25 February 2013
Standard Bank Group cautiously optimistic about BRICS development bank
The feasibility of establishing a BRICS development bank will be an agenda item
prominent in the upcoming fifth BRICS summit. The envisioned bank is expected to
focus on financing infrastructure development projects and providing auxiliary support
for project preparation such as feasibility studies, according to a report released
by Standard Bank Group today.
Standard Bank Group sees the proposed BRICS bank as an attempt to give an institutional
underpinning to the BRICS grouping, with the main ambition of directing development
in a manner that reflects the BRICS priorities and competencies. Standard Bank Group
believes that the proposed institution would contribute constructively to the development
of more robust and inter-dependant ties between the BRICS.
Standard Bank Group expects the BRICS to establish a working group at the summit
to give effect to the notion of a BRICS bank, and expects the summit to yield a
relatively concrete outcome pertaining to the objective, structure and governance
of the bank, which would ultimately allow for its formal establishment.
"The proposed BRICS bank is expected to operate as a conduit for funding economic
development, much like the World Bank. We believe the bank will focus on financing
projects linked to intra-BRICS bilateral multipliers and shared interests such as
job creation and urbanisation, with a particular emphasis on physical infrastructure
projects," says Jeremy Stevens, Standard Bank Group's Beijing-based economist, who
is also one of the authors of the report. "However, the BRICS bank is not a counterweight
to multilateral development banks, notably the World Bank, but is an auxiliary funding
institution, albeit more aligned to BRICS development agenda."
He adds that the success of a BRICS bank will depend on its specialisation, rather
than creating overlapping agendas with other development financing institutions
and BRICS' state policy banks, including Brazil Development Bank, China Development
Bank and Export-Import Bank of India.
"A host of pragmatic issues require resolution, including the funding source, ideal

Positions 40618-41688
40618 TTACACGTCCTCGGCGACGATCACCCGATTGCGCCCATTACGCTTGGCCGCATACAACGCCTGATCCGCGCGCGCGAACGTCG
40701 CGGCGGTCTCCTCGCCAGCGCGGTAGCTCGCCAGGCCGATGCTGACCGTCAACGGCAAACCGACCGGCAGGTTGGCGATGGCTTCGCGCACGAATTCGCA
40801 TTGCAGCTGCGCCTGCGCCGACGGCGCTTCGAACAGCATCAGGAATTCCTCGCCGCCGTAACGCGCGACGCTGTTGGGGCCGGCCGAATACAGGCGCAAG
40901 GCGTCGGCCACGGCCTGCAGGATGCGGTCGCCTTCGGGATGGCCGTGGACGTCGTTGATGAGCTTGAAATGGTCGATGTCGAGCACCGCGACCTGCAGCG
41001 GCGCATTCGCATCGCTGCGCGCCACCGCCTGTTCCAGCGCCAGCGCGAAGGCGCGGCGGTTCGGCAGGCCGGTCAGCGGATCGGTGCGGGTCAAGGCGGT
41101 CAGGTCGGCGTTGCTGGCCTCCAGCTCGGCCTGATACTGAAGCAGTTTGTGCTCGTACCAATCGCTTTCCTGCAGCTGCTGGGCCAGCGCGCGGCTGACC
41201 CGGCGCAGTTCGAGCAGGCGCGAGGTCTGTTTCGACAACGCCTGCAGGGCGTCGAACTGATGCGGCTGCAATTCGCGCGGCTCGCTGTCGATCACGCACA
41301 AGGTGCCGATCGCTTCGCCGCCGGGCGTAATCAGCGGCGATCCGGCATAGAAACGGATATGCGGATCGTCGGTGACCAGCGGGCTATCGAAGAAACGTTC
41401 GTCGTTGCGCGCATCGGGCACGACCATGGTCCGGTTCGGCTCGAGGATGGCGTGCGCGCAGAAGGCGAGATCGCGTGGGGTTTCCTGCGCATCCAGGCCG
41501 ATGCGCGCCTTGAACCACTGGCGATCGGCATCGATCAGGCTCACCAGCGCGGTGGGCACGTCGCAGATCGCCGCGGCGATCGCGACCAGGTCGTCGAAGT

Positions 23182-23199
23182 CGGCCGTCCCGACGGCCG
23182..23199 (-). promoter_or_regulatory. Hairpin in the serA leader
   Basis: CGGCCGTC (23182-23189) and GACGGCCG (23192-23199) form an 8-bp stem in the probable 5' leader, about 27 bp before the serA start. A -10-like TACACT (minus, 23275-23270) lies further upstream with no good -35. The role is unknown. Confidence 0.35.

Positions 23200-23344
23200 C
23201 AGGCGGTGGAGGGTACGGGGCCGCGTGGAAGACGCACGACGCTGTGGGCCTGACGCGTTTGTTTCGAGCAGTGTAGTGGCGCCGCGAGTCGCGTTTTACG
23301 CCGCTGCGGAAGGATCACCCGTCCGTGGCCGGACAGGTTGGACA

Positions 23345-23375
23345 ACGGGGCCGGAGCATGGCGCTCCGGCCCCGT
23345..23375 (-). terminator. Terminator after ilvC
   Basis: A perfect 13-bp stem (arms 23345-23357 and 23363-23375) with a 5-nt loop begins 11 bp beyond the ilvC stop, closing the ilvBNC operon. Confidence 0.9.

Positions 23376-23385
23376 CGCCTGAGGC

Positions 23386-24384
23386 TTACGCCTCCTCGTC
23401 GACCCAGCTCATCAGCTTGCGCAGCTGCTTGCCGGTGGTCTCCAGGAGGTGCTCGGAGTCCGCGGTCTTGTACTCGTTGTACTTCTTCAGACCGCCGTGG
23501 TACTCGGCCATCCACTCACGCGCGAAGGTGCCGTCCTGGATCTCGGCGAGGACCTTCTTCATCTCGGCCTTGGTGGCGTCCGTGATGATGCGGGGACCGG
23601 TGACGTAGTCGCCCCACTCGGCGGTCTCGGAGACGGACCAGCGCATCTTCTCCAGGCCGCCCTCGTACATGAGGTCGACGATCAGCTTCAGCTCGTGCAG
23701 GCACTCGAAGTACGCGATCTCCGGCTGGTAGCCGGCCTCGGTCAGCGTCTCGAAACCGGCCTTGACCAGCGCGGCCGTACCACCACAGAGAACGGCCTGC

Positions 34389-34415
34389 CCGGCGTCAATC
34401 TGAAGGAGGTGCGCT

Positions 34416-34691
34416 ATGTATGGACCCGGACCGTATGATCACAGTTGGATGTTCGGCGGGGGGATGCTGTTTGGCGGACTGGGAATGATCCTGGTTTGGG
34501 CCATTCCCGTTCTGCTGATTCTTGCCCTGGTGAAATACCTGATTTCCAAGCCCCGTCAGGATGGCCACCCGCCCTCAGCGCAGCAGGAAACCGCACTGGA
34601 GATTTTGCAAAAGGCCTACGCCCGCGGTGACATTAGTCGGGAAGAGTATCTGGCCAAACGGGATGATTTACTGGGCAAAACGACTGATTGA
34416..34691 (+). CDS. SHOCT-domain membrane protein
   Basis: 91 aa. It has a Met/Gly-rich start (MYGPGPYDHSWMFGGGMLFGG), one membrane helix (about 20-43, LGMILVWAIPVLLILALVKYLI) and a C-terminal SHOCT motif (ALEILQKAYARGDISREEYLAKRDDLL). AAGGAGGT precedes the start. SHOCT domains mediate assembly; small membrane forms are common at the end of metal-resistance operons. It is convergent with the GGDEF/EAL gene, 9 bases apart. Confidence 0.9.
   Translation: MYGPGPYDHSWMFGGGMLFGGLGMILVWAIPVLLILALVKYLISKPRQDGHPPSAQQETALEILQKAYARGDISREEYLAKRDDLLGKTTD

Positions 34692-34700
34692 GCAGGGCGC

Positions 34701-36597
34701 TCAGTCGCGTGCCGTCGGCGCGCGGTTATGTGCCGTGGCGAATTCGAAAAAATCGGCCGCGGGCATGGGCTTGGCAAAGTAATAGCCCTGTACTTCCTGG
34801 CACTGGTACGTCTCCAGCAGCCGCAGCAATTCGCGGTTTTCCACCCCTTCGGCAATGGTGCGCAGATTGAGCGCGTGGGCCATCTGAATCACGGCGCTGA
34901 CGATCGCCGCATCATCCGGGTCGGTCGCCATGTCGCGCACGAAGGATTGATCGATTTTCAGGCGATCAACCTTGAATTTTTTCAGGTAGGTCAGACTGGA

borrower (whether it will be sovereigns or includes the private sector), types of
projects, geographical reach, bank headquarters and many others," Mr Stevens notes.
It has been proposed that each of the five member states would initially contribute
USD10 billion in seed capital to the BRICS bank. And the bank would then aim to
borrow from global capital markets by issuing bonds, thus becoming a non-resident
borrower in the US, Europe, Hong Kong and elsewhere.
"The egalitarian principle behind the proposal for the seed capital is commendable
and based, presumably, on a desire to avoid discrepant influence and political tension
created by varying contributions, but it is inevitable that the contribution will
pressure some members more than others. It seems as though the eventual contribution
to the bank, and the distribution of the associated risk, may vary and influence
over the fund's decision-making process may too. Unless pragmatically managed, political
strains similar to those faced within the IMF may emerge," Stevens says.
"For a BRICS bank, a critical divergence with the World Bank will likely emerge
in the cost of funding. World Bank bonds are AAA-rated, given the fact that they
are guaranteed by the institution's 180 member states. With a much smaller pool
of economies acting as guarantors, the BRICS bank is likely to have less favourable
cost of funding than the World Bank as well as individual BRICS state policy banks."